In my therapy practise, the work lately seems to be about helping clients release and let go of ‘unfinished business’ from the past; whether it’s an old romance that still niggles away at their psyche, healing from a past trauma, or coming to terms with one’s family-of-origin and learning to reposition oneself in our families as the adult women we are now, rather than reacting like the child we used to be.

For example, one client came to me because she was having trouble trusting the new partner in her life, even though they were getting along and he treated her very well. She couldn’t shake the belief that he would one day discover that she ‘wasn’t worthy’ of him and trade her in for a prettier, younger version. I hear this story a lot for some reason- as an unbiased observer, it always strikes me as ludicrous because the woman sitting before me is inevitably bright, beautiful, and lovely with everything going for her. But hey, I’ve been there myself so no judgment on my end.

Once we examined her family-of-origin and recent relationship history, it became extremely understandable why she was having this particular reaction to her new mate. As a child, her father didn’t ‘get’ her because she was shy and sensitive and needed emotional connection from him and he was the exact opposite temperament. This set up a devastating dynamic for the little girl who always felt that her daddy was rejecting her and came to the conclusion that because he was uncomfortable around her and couldn’t meet her emotional needs that there was something horribly defective about her-that she was basically unlovable.

Fast-forward twenty years when she’s in a long-term relationship and chooses a partner just like daddy- who doesn’t ‘get’ her and is emotionally unavailable- and you have a formula for lifelong pain and suffering. In fact, the boyfriend before her latest love went even further than her father had- he kept leaving her, and thus, she was always on edge when they’d reunite, wondering when the other shoe would drop once again and she’d be without him.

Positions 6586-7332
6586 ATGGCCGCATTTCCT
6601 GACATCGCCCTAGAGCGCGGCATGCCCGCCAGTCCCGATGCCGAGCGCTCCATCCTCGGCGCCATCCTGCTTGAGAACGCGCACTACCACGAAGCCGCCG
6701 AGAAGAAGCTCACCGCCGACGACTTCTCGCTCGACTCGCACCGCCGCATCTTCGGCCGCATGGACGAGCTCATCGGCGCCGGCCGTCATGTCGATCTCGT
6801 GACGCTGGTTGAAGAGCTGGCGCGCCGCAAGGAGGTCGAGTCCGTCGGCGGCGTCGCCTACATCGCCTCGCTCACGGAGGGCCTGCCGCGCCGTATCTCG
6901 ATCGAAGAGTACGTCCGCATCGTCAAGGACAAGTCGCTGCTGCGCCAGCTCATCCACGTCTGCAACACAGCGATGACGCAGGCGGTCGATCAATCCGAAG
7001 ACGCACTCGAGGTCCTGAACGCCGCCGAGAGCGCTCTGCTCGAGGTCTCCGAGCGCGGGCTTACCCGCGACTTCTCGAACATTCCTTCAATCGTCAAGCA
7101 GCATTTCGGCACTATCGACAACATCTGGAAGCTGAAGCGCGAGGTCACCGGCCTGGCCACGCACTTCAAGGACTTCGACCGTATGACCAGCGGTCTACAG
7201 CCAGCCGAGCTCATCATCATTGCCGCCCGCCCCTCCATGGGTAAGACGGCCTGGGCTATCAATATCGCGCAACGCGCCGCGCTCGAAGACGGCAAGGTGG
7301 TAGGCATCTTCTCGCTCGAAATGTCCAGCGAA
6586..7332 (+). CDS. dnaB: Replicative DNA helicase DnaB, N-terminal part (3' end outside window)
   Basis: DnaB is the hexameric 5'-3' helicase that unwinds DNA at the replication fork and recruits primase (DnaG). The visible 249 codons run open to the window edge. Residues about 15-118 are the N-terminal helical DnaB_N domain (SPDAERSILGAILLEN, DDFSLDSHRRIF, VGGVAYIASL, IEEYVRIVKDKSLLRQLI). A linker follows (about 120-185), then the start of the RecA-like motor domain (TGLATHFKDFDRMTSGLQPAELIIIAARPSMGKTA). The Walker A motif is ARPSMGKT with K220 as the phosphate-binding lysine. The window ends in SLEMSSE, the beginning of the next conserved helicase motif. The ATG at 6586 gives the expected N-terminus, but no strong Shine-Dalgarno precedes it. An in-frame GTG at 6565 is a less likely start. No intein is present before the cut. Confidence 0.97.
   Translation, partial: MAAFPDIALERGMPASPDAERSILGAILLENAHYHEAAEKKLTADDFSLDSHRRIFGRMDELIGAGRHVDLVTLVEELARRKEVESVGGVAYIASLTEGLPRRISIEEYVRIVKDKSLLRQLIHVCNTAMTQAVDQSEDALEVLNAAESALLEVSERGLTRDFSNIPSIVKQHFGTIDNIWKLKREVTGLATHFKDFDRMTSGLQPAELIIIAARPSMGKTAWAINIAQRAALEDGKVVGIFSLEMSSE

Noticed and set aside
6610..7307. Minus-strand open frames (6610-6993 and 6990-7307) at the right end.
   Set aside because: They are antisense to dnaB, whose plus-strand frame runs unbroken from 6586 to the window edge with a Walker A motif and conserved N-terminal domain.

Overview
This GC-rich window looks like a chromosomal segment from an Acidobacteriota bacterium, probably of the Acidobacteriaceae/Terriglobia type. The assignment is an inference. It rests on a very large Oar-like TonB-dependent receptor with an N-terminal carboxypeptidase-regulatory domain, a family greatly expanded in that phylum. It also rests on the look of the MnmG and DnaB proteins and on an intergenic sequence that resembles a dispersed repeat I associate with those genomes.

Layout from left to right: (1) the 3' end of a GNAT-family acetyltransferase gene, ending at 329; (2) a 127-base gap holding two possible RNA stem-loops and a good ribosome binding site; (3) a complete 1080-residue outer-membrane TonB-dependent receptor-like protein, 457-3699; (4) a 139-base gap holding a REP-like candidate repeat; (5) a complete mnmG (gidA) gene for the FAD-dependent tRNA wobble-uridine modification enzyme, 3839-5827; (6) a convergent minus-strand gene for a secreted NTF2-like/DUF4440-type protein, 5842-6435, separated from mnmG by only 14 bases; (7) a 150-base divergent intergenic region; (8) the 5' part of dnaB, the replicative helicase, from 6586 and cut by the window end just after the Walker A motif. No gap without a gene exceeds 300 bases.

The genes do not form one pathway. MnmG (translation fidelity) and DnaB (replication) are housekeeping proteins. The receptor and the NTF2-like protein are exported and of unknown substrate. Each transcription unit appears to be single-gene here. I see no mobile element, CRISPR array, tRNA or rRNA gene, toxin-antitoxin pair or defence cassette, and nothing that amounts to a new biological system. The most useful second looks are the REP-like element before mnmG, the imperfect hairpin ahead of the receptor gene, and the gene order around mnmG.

With this background context, it’s understandable why she was having such trouble trusting her new boyfriend and believing that he was actually there for her and wasn’t going anywhere. What was extremely helpful for this particular woman was to gain an understanding of where all of these anxious thoughts and feelings came from (i.e., past experiences with men), letting go of judging herself for having them, and instead, finding some closure with her father and the previous boyfriend who had helped create this state of high anxiety for her in relationships with men.

One of the best methods I know for obtaining closure with the past is through letter writing. This is what I prescribed to this particular client and it worked wonders. In her case, I suggested she write letters to both her father and the most recent ex that she did not send to them. This part is extremely important! This exercise is for your own therapy and can cause terrible boomerang effects if it’s shared with the people you have unfinished business with. You write such a letter by stating the facts of what happened in the past between the two of you and what they did or said to you specifically that has caused damage. Then you write about how the behaviour and/or words affected you and how it’s still affecting you now (especially in your current relationships), and why you want to let it go for good.

If you don’t feel safe leaving this writing to be found by others, simply type it out in a blank Word document and delete it immediately after writing so there is no trace of it for others to find later on.

Then write a letter to your inner child (the darling little girl you once were and still are inside) stating the opposite of what you were taught that was so damaging. In the case, my client told her little girl that she was totally lovable and deserved a wonderful man who could give her what she needed. She also told her that the big her (i.e., the adult she is now) totally loves and accepts the little girl exactly as she is and that she deserves all that she desires in relationships

Good luck with putting the past where it truly belongs- in the past.

Esther Kane, MSW, Registered Clinical Counsellor, is the author of the book and audio program, “It’s Not About the Food: A Woman’s Guide To Making Peace with Food and Our Bodies” ( ) and “Dump That Chump”( ), and “What Your Mama Can’t or Won’t Teach You”(  Sign up for her free monthly e-zine, Women’s Community Counsellor, to uplift and inspire women at: .